Sustainable School Spotlight: Grant Elementary


Grant Elementary is one of eleven elementary schools in the Santa Monica-Malibu Unified School District. My son attends kindergarten at Grant; we moved to the neighborhood last summer in large part due to the school's excellent reputation. Having been active on the "green team" at my son's preschool, I was eager to get involved with sustainable activities at Grant, and was pleased to discover that the school already had a passionate group of environmentalist parent volunteers called the Green Geckos. I joined up right away and was impressed to learn more about what had already been accomplished by team leaders Christine Goddard and Harriet Fraser.

Christine explains how the Green Geckos got started at Grant: "When my oldest daughter started kindergarten in 2006, I was very surprised to learn that even though our schools are within Santa Monica, a city that heavily promotes sustainability, the school district did nothing to incorporate sustainable practices within our schools. I couldn't believe, for example, that we didn't even have any recycle bins on campus. I began talking to our principal and SMMUSD officials to see how we could improve our green goals, to teach and encourage students to be more eco-conscious."

One of the most important goals for the Green Geckos has been reducing the amount of waste generated by the school, and Christine acknowledges the challenges that come with changing the habits of a community of over 600 students. "We have continuously encouraged zero-waste lunches and zero-waste events at Grant. I must say it has been a struggle, as it takes constant reminders throughout the year and a lot of organizing, but I do feel our Grant community has over the years become more environmentally aware and continues to do so. Each year Grant holds a Fall Festival/Monster Mash, which draws a crowd of approximately 2,000 people, and I feel we have finally taken a hold of that as a zero waste event." A trash-free carnival is an extraordinarily lofty goal, and it has taken tireless commitment on the part of parent volunteers to make it happen (no one really enjoys sorting through garbage).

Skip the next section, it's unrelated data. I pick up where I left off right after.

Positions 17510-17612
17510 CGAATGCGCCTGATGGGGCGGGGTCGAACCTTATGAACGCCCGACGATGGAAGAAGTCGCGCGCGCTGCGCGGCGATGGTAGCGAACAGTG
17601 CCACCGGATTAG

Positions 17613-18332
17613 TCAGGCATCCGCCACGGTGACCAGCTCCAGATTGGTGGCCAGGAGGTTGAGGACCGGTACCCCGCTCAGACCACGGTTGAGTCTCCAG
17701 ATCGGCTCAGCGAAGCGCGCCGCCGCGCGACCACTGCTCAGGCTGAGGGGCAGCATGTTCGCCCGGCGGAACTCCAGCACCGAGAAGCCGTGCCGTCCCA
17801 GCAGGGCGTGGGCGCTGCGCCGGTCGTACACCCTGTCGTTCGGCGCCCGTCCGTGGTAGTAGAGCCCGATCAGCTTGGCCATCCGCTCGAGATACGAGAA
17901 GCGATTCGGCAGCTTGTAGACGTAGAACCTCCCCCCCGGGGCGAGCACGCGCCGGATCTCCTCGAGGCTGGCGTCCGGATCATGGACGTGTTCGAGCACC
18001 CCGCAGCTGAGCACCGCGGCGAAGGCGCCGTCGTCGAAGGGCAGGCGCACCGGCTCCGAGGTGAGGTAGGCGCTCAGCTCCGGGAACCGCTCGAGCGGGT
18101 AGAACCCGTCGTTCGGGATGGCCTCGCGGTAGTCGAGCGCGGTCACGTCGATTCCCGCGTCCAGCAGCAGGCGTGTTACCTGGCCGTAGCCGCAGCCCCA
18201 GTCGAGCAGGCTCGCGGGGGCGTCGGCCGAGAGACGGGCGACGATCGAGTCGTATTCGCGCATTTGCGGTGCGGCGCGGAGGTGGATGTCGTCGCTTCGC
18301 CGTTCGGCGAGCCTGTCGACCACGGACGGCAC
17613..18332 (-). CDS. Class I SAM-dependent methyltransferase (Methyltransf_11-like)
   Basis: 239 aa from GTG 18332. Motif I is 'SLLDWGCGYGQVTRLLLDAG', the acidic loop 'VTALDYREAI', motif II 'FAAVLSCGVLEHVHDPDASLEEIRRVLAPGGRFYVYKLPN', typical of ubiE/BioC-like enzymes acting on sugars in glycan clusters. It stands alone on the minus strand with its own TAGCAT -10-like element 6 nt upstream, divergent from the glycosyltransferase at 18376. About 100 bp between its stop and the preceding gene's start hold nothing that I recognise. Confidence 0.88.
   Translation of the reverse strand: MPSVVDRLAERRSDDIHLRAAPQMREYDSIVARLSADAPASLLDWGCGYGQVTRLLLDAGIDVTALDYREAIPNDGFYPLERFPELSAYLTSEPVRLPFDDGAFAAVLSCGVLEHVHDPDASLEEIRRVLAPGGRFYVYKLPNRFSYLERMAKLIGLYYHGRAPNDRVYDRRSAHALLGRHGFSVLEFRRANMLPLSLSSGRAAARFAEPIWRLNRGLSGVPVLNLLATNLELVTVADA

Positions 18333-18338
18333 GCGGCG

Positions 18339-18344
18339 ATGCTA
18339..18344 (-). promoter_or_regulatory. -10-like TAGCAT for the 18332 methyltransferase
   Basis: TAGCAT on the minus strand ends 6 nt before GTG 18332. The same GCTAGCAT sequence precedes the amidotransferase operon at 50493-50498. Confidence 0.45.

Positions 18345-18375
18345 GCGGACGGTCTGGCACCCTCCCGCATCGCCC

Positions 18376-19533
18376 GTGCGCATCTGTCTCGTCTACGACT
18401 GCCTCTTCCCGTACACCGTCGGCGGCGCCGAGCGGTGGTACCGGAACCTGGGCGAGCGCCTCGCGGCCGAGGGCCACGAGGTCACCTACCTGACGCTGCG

Another program that demonstrates Grant's commitment to a healthy planet is Friday Food Fest with Chef Gino. Harriet Fraser started the program after she met Italian chef Gino Campagna with Jamie Oliver and the Food Revolution team at a brainstorming session in downtown L.A. Harriet explains, "My first thought had been to do recipe demonstrations at school, but then when I met Gino, and loved his big personality, I thought he could really bring something special to the program and we decided to get the children involved with cooking themselves and preparing their own lunch." Now Grant students are lucky enough to work directly with Chef Gino once a month to create healthy lunches around whole grains, lean meats and vegetables -- there's even dessert, usually involving fresh fruit. Whole Foods Market donates the food, and Gino does all of the shopping and prep ahead of time so everything is ready to go before school starts on Friday mornings. To reinforce Grant's zero-waste lunch goals, students are encouraged to bring their own empty food containers. And if they forget, the Green Gecko team has brand-new containers available for a suggested donation, or free to anyone who doesn't have the cash.

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The Green Geckos work is far from complete. For example, we'd like to eliminate all toxic cleaning products, paints, etc., and replace them with non-toxic, biodegradable products throughout the school district. Healthier lunches served in school cafeterias -- with meats free of hormones and antibiotics and fewer processed foods -- are another top goal. With the continued support of our community, we're confident we'll make more positive changes. To parents who are inspired to make similar strides at their own kids' schools, Christine advises, "It is imperative that you get the school staff and school district on board, otherwise it feels like a losing battle. Reach out to like-minded friends and parents to see how you can work together to achieve your goals, and continue to contact the school's administrators to help get all parents, students and staff involved."

This profile of Grant Elementary is the first in an occasional series about sustainable schools in the greater Los Angeles area. If you know of a school that emphasizes environmental consciousness in its curriculum, or has successfully implemented sustainable practices, I would love to hear about it.

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